“Hero” Castle cards depict the brave young fantasy warriors who are defending the wall and castle from the horde of monsters that are slowly walking towards it. Each card has one or more shapes that could be one or more colors. When played, if the shape and color matches the space on the game board with a matching colored shape, any one Monster token on that space is “captured”. Captured Monster tokens are placed in the castle dungeon (the game box).
For example, either of the following “Hero” Castle cards could capture the monster since they both have a blue square.
If a player does not have a card to play that matches any of the spaces where a Monster token resides or does not want to play one of their cards for strategic or tactical reasons, they may ask for help from any other player. The player who helps plays their card instead. If none of the players have cards to play (or, again, no card is played on purpose), this step is skipped.
In addition to the “Hero” Castle cards, two “Special” Castle cards are available to play. These allow the player to “boot” any Monster token on the game board back into the Monster token draw pile, face-down, or to replace the Wall piece if it gets destroyed by the rampaging monsters.
Step Three: Move the Monsters
The third step is to move all the Monster tokens one space towards the Wall and Castle piece. If a Monster token enters the same space as the Wall piece, the Monster token is sent to the castle dungeon and the Wall piece is removed from the game board. If a Monster token enters the same space as the Castle piece, the castle falls and the players are overrun by the monster horde!
There is a special space for the Wall piece. If the Wall piece is removed, the space is ignored, meaning the Monster tokens jump right to the castle! Yikes!
Step Four: Draw One Monster
The fourth and final step is to draw one Monster token from the Monster draw pile. The drawn Monster token is placed, face-up, on the Start space. There are a few special Monster tokens that trigger an ability once they are drawn (and only when they are drawn).
A. “Shover” moves itself and all Monster tokens one space towards the Wall and Castle pieces once it’s placed.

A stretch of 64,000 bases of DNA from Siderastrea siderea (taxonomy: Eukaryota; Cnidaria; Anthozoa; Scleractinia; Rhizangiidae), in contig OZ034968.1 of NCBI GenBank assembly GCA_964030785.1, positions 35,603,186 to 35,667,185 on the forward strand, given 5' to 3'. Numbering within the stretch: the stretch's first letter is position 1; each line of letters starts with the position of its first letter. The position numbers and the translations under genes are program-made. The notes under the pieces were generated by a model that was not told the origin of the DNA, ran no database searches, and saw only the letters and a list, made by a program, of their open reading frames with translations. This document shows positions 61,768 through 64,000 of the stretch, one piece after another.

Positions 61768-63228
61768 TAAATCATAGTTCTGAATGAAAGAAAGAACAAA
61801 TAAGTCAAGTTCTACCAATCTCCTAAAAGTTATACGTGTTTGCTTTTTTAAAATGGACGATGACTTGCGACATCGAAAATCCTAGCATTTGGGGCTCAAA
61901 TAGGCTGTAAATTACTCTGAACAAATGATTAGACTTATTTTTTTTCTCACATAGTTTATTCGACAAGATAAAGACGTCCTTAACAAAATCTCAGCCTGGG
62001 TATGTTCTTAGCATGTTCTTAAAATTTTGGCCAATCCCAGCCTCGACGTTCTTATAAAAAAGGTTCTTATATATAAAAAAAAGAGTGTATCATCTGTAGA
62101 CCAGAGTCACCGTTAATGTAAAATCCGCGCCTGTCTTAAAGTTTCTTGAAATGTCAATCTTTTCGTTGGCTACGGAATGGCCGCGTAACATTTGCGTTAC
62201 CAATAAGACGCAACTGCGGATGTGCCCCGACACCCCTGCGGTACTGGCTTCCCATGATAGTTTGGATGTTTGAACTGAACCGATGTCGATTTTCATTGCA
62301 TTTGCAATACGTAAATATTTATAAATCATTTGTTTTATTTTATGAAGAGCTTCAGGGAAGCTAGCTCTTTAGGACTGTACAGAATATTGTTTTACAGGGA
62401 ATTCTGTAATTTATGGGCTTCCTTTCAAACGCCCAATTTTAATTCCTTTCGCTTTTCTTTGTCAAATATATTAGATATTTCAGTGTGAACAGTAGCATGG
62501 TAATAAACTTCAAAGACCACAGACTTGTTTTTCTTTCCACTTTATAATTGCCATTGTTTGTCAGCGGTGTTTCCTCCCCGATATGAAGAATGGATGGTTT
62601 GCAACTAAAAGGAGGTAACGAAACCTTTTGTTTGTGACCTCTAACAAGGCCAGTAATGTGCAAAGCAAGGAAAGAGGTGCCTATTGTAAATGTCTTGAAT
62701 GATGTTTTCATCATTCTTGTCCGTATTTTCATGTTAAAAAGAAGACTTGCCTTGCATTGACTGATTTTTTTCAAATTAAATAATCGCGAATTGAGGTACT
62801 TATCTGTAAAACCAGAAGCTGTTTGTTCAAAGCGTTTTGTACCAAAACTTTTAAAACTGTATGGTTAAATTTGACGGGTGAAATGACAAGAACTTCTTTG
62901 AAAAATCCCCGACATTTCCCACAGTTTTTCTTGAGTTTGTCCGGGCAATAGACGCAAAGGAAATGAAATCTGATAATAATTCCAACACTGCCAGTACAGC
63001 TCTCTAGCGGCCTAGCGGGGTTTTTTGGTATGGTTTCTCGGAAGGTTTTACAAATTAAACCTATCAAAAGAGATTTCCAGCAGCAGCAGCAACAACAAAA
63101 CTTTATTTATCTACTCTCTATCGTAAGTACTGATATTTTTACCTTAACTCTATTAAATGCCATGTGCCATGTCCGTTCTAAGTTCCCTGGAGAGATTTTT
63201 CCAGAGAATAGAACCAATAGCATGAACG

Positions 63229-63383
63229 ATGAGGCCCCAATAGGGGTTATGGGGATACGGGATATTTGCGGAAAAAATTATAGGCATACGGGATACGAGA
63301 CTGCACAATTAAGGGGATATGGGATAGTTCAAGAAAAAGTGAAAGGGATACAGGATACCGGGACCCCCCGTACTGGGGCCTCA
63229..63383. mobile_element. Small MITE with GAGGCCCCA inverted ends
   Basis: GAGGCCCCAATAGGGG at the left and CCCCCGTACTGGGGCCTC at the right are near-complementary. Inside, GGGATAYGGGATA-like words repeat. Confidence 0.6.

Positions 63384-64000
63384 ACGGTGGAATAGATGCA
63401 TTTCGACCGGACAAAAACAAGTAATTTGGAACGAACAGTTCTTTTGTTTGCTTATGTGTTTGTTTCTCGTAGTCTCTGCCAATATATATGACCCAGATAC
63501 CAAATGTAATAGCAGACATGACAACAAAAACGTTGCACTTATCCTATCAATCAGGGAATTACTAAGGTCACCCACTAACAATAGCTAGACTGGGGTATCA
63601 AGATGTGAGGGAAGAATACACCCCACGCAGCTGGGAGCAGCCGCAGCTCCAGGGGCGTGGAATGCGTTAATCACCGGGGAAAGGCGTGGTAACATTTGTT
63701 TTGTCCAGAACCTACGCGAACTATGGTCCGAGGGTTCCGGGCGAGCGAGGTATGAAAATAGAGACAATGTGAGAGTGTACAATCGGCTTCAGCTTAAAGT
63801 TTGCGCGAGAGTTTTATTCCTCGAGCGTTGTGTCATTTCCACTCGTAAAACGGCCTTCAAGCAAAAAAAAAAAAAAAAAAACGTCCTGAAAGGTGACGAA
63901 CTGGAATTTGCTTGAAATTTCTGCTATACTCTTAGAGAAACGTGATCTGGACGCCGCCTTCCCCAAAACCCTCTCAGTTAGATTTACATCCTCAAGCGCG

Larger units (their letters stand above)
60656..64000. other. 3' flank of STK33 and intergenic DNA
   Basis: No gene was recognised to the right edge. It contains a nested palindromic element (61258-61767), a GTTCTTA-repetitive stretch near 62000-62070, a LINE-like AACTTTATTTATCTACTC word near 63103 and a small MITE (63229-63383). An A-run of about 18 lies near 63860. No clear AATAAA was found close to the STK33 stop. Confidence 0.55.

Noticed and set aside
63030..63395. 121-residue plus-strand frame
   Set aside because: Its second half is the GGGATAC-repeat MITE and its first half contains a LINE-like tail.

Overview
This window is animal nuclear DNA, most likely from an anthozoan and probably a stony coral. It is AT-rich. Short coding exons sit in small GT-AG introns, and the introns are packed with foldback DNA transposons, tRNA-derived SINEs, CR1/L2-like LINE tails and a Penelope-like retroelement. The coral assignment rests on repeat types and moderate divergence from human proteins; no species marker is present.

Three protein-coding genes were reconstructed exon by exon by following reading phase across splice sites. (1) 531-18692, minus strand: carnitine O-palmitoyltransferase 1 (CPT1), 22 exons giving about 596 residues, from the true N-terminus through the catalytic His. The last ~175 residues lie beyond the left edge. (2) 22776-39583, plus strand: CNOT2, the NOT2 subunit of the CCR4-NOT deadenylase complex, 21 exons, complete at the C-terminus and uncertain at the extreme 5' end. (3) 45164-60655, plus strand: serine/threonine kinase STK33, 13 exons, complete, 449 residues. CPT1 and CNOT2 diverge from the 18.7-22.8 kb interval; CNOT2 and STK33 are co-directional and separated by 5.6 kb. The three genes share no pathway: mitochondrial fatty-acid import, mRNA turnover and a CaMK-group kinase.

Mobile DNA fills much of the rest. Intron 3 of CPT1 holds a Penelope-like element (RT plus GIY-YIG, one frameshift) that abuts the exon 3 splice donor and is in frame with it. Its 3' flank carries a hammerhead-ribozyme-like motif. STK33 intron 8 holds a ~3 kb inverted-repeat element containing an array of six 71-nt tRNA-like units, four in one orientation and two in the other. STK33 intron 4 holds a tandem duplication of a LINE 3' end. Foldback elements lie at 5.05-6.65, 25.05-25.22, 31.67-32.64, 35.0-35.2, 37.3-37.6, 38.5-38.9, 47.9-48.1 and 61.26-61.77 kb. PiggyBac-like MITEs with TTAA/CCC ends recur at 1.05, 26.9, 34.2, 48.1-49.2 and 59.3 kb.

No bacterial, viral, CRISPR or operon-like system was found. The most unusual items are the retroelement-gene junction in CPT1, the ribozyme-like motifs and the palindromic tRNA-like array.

B. “Marcher” moves itself and all Monster tokens one space towards the Wall and Castle pieces once it’s placed. Then the player draws one additional Monster token, placing it as well.
C. “Runner” is placed in the next free space in front of the Monster token currently closest to the Wall and Castle piece.
This completes the player’s turn. If the game has not ended, the next player in turn order sequence now takes their turn starting with step one noted above.
Victory or Defeat?
There are two ways for the game to end.
- If a Monster token takes out the Castle piece, the players lose!
- If all the Monster tokens are captured in the castle dungeon, the players win!
While My First Castle Panic is best played with friends, you can play the game by yourself. Game play is the same except that the player starts with two Castle cards during game set up instead of one and there are no limits to the number of cards that can be played per turn.
If the game is considered too difficult, there are several rules that can be added.
- The “Hero” Castle card removes one Monster token on all the matching shapes and colors spaces noted on the card.
- The any colored “Hero” Castle card can remove one Monster token on all the matching shapes and colors noted on the card.
- Each player starts with two Castle cards instead of one.
- If none of the players in the game have a card to play, the active player can draw a new card from the Castle draw deck, keeping it if it doesn’t work or playing it if does.
Of course, if the game is considered too easy, there are a few rules you can include to make things a bit more nail-biting.
- Draw two Monster tokens per turn instead of one.
- Start the game without the Wall piece in play. Place it when the “Special” Castle card is played or remove the “Special” Castle card from the draw deck that let’s the players replace the Wall piece.